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The German Lottery

Published on: 03/11/2013

Like most of Europe, Germany has a long and interesting legal history regarding gambling. Being a catholic country there have often been religious conflicts whenever gaming sanctions were passed. For the large part however gambling has been legal throughout the country, under the jurisdiction and control of the local state authorities of course.

A big change happened fairly recently however: after centuries of a diverse, fractionalized system, with each state largely having autonomy as regards the specifics of their gaming legislation, in 2008 each was forced to give up much its independence. The new State Treaty on Gaming act was codified, forcing the 16 federal states of the country to bow down to government jurisdiction completely.

One aspect of the treaty that met with much criticism was its complete banning of any form of Internet gambling. Many people complained that this would simply make people visit foreign Internet sites, and cause a stream of revenue that could stay within the country to be sent abroad. The treaty also gave the government a monopoly on the lottery system of the country. The German Bundestag (the federal parliament) had for very many years opposed requests for its numerous lotteries to be privatized. In 2011 the Federal Administrative Court of Leipzig promulgated “a de facto ban on all advertising by state controlled or private lottery and casino operators.” The question was at least finally settled. There would be no construction of private lotteries.

Despite this clear edict, there remained one lottery that was able to navigate the quagmire of nebulous regulations and laws. This lottery was used to surviving, and negotiating through difficulties – it was after all probably the oldest lottery in the whole world. The North Western German Class Lottery, better known by its acronym NKL, was established as far back as 1612. It has remained completely unchanged since 1947, when it came under the control of a conglomeration of ten states. Only a couple of lotteries in Venice, and perhaps in Rome, can claim such provenance and history.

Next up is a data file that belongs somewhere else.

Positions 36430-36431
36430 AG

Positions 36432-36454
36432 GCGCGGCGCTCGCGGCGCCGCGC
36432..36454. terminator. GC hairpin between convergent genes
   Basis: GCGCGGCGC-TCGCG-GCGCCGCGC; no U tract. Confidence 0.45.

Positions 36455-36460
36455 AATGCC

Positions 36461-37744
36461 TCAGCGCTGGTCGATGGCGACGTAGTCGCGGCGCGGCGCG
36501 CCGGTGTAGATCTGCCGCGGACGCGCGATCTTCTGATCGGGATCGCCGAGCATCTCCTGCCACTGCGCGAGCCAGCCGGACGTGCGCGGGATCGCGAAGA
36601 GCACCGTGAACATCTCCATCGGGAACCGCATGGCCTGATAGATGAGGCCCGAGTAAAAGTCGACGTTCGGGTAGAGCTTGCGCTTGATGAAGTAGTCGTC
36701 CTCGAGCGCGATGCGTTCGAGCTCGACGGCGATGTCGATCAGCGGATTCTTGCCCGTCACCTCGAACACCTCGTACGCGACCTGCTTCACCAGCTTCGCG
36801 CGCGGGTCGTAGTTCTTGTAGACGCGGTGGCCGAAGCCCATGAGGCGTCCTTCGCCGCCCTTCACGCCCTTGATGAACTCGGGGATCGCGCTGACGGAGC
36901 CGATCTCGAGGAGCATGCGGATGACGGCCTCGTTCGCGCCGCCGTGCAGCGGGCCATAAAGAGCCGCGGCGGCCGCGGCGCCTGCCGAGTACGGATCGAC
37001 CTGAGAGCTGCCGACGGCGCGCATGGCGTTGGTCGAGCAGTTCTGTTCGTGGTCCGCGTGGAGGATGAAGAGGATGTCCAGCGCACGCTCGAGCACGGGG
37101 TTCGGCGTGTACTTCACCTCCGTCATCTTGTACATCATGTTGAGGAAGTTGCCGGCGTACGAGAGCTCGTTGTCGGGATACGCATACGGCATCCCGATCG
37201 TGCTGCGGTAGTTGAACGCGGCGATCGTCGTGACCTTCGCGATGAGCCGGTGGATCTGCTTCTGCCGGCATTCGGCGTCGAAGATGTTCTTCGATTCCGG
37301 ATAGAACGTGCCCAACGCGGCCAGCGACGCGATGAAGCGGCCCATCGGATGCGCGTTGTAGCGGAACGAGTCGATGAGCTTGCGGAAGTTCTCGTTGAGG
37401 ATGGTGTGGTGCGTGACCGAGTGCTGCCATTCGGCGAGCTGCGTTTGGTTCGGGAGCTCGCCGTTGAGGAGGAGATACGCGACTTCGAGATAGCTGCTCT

Much has been altering during recent years in Germany’s gambling industry. The switch to government control in 2008 was of course a massive change, almost a revolution; but as recently as 2012 yet another change occurred, whose effect are still being felt today. Finally yielding to EU pressure, Germany agreed to alter parts of the State Treaty governing Gaming: these changes allowed parts of the gambling monopolies to be partially broken up. An outcome of this was the NKL, along with the South German Class Lottery, or SKL – a huge six state institution, were together able to form the Gemeinsame Klassenlotterie (GKL in its more palatable acronym).

Like all Europeans, the Germans are extremely passionate about their lotteries. The German Lotto follows a traditional structuring, with a 6/49 arrangement, and a guaranteed €1 million jackpot. €45.38 million was won by three lucky players in December 2007, the largest jackpot to date on the German Lotto. On 7 October 2006 €37.68 million was claimed by one participant, the biggest single win. The average jackpot prize is an impressive €5.24 million, which is why millions of Germans play the lotto every week.

Unlike most lotteries, the German Lotto does not have a fixed location where the numbers are drawn. Their system works by cycling through various cities, such as Bayern, Berlin, Baden-Württemberg, Brandenburg, Hamburg, Hessen, Bremen, Niedersachsen, Nordrhein-Westfalen, Mecklenburg-Vorpommern, Rheinland-Pfalz, Saarland, Sachsen-Anhalt, Sachsen, Thüringen and Schleswig-Holstein. There is always a big show when the lottery comes to each city; and some people even follow it across the country, thinking that being close to the drawing location will increase their chances of winning!

Published on: 03/11/2013 © Bet Bind